CASE CLOSED … what really happened in the 2001 anthrax attacks?

Archive for March 30th, 2011

* the GAO review of the FBI’s anthrax investigation has begun … a report is expected to be issued by September 30, 2011 … *** UPDATE: a series of fascinating comments to this post suggest many pertinent questions that GAO might want to consider

Posted by DXer on March 30, 2011


a series of comments to this post

by several CASE CLOSED blog participants

suggest pertinent questions for GAO to consider



FBI INVESTIGATION OF 2001 ANTHRAX ATTACKS … Expected issuance–9/30/2011
Background / Key Questions:
In February 2010, the FBI closed its eight-year investigation of the 2001 anthrax attacks and released a report concluding that the attacks were carried out by Bruce Ivins, an Army biodefense scientist. The FBI’s conclusion rested on new laboratory techniques that matched genetic mutations in the anthrax that was mailed with identical mutations in a batch of anthrax created and maintained by Dr. Ivins, and other circumstantial evidence. Questions, however, have been raised about the FBI’s scientific evidence. The FBI has funded the National Academy of Sciences to evaluate its scientific methods. We will perform independent gap analyses of the scientific and technical methods used by the FBI to identify the source of anthrax in the anthrax letters.
Scope and Methodology:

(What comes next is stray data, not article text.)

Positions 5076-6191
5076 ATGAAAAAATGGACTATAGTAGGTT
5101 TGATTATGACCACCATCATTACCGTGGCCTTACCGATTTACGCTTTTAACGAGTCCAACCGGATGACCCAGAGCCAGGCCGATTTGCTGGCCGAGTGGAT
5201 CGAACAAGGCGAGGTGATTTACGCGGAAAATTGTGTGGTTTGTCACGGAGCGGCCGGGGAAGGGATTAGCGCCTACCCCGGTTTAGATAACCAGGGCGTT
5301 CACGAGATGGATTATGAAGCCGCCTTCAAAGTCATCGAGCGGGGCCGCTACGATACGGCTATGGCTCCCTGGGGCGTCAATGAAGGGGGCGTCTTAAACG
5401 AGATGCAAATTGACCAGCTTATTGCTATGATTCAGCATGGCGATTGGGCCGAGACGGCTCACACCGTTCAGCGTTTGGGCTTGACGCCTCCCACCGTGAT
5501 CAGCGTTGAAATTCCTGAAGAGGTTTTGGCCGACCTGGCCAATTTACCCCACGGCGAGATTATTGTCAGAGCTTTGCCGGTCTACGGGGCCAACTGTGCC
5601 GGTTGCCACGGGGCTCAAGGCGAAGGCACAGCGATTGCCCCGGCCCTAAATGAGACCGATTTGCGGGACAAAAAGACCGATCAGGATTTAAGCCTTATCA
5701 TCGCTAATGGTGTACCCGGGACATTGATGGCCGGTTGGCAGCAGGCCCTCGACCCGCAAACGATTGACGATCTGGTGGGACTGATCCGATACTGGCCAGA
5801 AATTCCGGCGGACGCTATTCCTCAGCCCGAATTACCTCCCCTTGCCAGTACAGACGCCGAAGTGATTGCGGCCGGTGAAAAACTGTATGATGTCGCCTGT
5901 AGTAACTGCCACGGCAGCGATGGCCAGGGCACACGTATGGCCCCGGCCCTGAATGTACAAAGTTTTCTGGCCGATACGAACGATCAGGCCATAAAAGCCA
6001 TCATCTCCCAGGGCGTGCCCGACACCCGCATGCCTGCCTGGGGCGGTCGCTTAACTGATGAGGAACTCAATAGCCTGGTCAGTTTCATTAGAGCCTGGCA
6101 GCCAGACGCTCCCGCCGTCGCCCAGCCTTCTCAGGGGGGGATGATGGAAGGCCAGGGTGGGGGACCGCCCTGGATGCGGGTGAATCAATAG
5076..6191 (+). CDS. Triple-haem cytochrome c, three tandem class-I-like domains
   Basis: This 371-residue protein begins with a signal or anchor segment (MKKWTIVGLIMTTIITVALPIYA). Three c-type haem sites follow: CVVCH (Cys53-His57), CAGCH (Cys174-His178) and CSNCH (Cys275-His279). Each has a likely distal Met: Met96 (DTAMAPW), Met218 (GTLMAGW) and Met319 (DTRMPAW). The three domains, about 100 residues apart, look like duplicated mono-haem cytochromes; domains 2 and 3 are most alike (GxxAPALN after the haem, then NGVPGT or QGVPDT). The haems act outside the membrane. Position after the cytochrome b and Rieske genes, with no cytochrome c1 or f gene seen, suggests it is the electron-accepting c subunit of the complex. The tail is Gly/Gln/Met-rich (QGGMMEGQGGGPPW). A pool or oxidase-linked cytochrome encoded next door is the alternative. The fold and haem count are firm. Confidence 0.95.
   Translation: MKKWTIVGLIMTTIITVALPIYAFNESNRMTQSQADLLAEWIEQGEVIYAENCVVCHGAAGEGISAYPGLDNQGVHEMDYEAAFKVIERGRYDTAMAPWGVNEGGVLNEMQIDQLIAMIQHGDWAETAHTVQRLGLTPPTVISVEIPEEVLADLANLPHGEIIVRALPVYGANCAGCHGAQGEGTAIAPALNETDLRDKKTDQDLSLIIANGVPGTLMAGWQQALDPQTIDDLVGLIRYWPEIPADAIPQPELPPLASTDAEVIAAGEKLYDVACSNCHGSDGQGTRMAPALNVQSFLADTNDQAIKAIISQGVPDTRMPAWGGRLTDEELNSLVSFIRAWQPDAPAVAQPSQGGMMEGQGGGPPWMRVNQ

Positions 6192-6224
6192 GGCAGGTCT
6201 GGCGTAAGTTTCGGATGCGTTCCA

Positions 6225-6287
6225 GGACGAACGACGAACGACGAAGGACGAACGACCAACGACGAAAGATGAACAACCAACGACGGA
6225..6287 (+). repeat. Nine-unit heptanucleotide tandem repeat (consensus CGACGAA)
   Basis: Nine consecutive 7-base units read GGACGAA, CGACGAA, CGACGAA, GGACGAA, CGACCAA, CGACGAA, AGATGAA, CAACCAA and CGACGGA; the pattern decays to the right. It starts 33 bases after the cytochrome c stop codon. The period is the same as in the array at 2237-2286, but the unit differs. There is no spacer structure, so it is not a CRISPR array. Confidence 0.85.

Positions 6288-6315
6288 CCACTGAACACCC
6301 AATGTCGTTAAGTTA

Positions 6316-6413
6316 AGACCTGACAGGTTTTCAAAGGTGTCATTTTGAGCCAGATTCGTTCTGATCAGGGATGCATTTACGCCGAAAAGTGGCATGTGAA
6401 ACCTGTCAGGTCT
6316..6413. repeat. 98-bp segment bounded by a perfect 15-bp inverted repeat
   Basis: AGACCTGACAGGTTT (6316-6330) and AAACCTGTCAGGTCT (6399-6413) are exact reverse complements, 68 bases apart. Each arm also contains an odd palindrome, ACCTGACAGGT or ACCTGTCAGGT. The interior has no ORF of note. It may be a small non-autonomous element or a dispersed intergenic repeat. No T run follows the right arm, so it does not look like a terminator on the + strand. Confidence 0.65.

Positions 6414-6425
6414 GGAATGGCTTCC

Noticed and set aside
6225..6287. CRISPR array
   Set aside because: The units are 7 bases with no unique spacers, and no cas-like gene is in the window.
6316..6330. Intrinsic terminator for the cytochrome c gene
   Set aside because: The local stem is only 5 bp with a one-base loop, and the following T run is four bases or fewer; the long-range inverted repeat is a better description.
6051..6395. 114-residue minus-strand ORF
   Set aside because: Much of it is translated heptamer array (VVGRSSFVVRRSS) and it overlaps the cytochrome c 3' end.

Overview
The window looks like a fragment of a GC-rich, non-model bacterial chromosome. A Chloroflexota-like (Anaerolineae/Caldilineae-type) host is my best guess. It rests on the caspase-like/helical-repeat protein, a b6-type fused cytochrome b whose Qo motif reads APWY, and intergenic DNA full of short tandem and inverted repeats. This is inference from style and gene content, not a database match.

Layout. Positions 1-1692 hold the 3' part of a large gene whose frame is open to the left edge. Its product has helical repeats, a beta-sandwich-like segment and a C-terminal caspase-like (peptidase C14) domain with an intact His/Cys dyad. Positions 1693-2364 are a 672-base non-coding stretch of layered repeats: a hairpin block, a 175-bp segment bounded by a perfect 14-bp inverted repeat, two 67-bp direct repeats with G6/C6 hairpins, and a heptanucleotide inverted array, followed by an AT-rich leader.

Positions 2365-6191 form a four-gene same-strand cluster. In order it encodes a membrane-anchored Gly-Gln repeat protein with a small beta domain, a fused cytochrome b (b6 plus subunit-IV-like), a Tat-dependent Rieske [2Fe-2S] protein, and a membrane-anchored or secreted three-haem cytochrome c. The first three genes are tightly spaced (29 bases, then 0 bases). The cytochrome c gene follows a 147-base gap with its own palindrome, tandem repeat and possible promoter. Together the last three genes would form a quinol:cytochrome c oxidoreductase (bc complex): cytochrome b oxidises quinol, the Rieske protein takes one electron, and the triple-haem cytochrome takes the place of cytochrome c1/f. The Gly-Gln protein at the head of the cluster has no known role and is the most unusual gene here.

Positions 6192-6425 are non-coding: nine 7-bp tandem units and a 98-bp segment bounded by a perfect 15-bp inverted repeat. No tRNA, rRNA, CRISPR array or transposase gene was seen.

We will review documentation related to the case released by the FBI. We will meet with scientists who assisted the FBI in its investigation. We will also meet with the staff of the NAS panel evaluating the FBI’s scientific work to determine the scope of their work. We will convene a panel of experts to review our findings.


About GAO … The U.S. Government Accountability Office (GAO) is an independent, nonpartisan agency that works for Congress. Often called the “congressional watchdog,” GAO investigates how the federal government spends taxpayer dollars.

Our Work is done at the request of congressional committees or subcommittees or is mandated by public laws or committee reports. We also undertake research under the authority of the Comptroller General. We support congressional oversight by

  • auditing agency operations to determine whether federal funds are being spent efficiently and effectively;
  • investigating allegations of illegal and improper activities;
  • reporting on how well government programs and policies are meeting their objectives;
  • performing policy analyses and outlining options for congressional consideration;
  • and issuing legal decisions and opinions, such as bid protest rulings and reports on agency rules.


click comments below for a fascinating discussion


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